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the crown in either case at his own expense. Masters and mariners received full wages, and owners were constantly paid a full freight."

Full wages. Probably the same they received in the merchant's service. Full wages to a seaman in time of war, are the wages he has in the merchant's service in war time. But half such wages is not given in the king's ships to impressed seamen.

Page 173. "Do not these things incontestably presuppose the expediency, the necessity, and the legality of an impress in general? If they do not, one must entertain an opinion of the legislature acting and speaking in this manner, which it will not be decent for me to mention in this place."

I will risk that indecency, and mention it. They were not honest men; they acted unjustly by the seamen, (who have no vote in elections, or being abroad cannot use them if they have them,) to save their own purses and those of their constituents. Former parliaments acted the same injustice towards the laboring people, who had not forty shillings a year in lands; after depriving them wickedly of their right to vote in elections, they limited their wages, and compelled them to work at such limited rates, on penalty of being sent to houses of correction. Sec. 8. H. vi. Chap. 7 and 8.

Page 174. "I readily admit that an impress is a restraint upon the natural liberty of those who are liable to it. But it must likewise be admitted, on the other hand, that every restraint upon natural liberty is not eo nomine illegal, or at all inconsistent with the principles of civil liberty. And if the restraint, be it to what degree soever, appeareth to be necessary to the good and welfare of the whole, and to be warranted by statute law, as well as immemorial usage, it cannot be complained of otherwise than as a private mischief; which, as I said at the beginning, must under all governments whatsoever be submitted to for avoiding a public inconvenience."

I do not see the propriety of this must. The private mischief is the loss of liberty and the hazard of life,

with only half wages, to a great number of honest men The public inconvenience is merely a higher rate of seamen's wages. He who thinks such private injustice must be done to avoid public inconvenience, may understand law, but seems imperfect in his knowledge of equity. Let us apply this author's doctrine to his own case. It is for the public service that courts should be had and judges appointed to administer the laws. The judges should be bred to the law and skilled in it, but their great salaries are a public inconvenience. To remove the inconvenience, let presswarrants issue to arrest and apprehend the best lawyers, and compel them to serve as judges for half the money they would have made at the bar. Then tell them, that, though this is to them a private mischief, it must be submitted to for avoiding a public inconvenience. Would the learned judge approve such use of his doctrine ?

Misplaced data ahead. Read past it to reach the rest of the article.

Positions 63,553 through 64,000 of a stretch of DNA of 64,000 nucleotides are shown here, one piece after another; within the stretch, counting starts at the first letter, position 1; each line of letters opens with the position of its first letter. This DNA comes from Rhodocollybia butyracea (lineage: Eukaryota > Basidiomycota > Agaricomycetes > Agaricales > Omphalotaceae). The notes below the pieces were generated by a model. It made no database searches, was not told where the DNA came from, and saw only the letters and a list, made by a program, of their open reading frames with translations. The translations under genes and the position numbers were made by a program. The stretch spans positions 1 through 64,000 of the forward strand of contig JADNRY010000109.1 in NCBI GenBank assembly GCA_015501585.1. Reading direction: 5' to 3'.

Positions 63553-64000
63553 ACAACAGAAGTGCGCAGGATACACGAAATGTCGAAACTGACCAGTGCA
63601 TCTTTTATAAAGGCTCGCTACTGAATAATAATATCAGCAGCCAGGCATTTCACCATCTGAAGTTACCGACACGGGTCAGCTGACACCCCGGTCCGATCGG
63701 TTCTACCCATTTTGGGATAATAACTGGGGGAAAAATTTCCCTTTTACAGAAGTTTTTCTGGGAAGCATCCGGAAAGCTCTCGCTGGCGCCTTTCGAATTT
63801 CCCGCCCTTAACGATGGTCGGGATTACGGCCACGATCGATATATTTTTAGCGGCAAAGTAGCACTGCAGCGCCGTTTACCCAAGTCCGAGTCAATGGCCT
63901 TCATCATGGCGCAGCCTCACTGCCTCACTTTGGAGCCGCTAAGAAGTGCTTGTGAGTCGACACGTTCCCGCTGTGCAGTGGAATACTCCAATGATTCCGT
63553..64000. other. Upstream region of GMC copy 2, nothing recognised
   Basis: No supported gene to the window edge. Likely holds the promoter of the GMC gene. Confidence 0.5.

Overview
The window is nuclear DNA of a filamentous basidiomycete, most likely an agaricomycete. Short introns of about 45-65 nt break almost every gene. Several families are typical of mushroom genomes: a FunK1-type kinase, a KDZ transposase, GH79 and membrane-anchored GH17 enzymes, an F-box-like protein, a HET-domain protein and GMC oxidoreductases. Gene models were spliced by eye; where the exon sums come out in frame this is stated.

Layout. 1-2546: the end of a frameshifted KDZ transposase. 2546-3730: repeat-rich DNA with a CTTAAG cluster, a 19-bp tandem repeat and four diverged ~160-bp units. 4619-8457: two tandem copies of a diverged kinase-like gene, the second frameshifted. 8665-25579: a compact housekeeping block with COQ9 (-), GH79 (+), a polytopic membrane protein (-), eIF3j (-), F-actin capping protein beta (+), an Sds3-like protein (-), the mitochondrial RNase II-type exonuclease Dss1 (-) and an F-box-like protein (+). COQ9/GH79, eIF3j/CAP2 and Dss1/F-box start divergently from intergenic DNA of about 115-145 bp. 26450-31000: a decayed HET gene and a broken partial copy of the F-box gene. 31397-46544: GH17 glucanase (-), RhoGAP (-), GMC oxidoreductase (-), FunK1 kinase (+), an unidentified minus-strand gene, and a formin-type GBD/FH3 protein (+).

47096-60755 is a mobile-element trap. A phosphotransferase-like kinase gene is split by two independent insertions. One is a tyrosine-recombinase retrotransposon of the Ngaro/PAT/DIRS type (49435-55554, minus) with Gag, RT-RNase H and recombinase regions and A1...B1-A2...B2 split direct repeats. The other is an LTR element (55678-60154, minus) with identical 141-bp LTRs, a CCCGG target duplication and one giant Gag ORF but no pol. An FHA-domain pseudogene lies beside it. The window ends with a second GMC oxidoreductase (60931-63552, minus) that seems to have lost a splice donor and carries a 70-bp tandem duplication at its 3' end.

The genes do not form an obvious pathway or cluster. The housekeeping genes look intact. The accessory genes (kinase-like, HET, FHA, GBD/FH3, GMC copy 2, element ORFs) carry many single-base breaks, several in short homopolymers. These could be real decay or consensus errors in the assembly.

When the author speaks of impressing, page 158, he diminishes the horror of the practice as much as possible, by presenting to the mind one sailor only suffering a hardship as he tenderly calls it, in some particular cases only; and he places against this private mischief the inconvenience to the trade of the kingdom. But if, as I suppose is often the case, the sailor who is pressed and obliged to serve for the defence of this trade at the rate of 25s. a month, could have £3. 15s, in the merchant's service, you take from him 50s. a month; and if you have 100,000 in your service, you rob that honest part of society and their poor families of £250,000. per month, or three millions a year, and at the same time oblige them to hazard their lives in fighting for the defence of your trade; to the defence of which all ought indeed to contribute, (and sailors among the rest,) in proportion to their profits by it; but this three mil

lions is more than their share, if they did not pay with their persons; and, when you force that, methinks you should excuse the other.